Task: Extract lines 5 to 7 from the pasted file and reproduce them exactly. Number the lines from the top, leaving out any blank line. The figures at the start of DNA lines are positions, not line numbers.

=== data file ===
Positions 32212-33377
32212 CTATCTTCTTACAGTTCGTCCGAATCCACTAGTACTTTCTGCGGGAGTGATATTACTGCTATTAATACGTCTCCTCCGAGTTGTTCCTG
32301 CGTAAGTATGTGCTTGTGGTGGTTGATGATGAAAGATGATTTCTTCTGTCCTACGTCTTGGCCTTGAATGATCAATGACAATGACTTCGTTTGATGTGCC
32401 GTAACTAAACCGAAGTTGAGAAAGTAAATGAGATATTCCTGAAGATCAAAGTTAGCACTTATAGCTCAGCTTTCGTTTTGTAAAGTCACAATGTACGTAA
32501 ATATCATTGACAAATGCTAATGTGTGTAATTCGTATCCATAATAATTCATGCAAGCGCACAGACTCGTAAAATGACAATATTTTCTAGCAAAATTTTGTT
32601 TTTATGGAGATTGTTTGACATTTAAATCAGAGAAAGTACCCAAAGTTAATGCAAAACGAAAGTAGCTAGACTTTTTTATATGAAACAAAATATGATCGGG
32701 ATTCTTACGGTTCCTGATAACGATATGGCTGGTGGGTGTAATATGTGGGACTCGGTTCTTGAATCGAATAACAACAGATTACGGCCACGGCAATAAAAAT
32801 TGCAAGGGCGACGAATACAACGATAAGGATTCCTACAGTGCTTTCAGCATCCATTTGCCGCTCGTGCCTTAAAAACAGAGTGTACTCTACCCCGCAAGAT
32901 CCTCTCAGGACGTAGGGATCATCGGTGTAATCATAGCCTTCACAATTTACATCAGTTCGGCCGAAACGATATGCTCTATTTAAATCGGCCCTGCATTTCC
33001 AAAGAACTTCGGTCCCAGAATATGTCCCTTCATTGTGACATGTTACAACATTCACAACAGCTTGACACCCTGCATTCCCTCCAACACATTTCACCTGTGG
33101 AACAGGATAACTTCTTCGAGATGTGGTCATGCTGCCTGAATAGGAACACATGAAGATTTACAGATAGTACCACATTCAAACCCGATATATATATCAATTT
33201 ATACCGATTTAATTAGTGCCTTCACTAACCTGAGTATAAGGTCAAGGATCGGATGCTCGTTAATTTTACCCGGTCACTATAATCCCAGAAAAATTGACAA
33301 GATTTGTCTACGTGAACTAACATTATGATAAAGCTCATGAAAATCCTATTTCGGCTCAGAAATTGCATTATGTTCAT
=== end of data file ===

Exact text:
32501 ATATCATTGACAAATGCTAATGTGTGTAATTCGTATCCATAATAATTCATGCAAGCGCACAGACTCGTAAAATGACAATATTTTCTAGCAAAATTTTGTT
32601 TTTATGGAGATTGTTTGACATTTAAATCAGAGAAAGTACCCAAAGTTAATGCAAAACGAAAGTAGCTAGACTTTTTTATATGAAACAAAATATGATCGGG
32701 ATTCTTACGGTTCCTGATAACGATATGGCTGGTGGGTGTAATATGTGGGACTCGGTTCTTGAATCGAATAACAACAGATTACGGCCACGGCAATAAAAAT